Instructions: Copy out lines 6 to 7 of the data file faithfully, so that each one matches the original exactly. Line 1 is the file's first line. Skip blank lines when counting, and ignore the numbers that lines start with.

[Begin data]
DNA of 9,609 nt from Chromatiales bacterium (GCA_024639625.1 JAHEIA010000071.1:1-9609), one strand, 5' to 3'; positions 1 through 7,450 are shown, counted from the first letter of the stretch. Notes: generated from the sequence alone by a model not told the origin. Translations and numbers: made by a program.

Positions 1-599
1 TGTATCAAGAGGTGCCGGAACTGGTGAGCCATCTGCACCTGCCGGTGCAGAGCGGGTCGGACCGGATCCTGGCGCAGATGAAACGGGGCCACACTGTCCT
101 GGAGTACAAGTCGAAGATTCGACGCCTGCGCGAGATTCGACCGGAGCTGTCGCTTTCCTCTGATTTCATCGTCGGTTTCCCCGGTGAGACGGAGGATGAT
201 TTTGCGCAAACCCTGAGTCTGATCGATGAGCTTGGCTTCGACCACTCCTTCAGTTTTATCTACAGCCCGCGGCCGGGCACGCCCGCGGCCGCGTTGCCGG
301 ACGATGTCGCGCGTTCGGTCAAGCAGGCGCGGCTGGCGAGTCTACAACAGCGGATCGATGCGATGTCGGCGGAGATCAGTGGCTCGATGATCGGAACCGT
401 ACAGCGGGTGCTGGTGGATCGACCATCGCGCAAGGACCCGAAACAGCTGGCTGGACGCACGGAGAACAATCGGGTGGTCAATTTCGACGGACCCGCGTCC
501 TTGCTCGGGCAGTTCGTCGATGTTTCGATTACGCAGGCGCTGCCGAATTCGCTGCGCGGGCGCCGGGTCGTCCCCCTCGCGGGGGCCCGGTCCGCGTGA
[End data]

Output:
301 ACGATGTCGCGCGTTCGGTCAAGCAGGCGCGGCTGGCGAGTCTACAACAGCGGATCGATGCGATGTCGGCGGAGATCAGTGGCTCGATGATCGGAACCGT
401 ACAGCGGGTGCTGGTGGATCGACCATCGCGCAAGGACCCGAAACAGCTGGCTGGACGCACGGAGAACAATCGGGTGGTCAATTTCGACGGACCCGCGTCC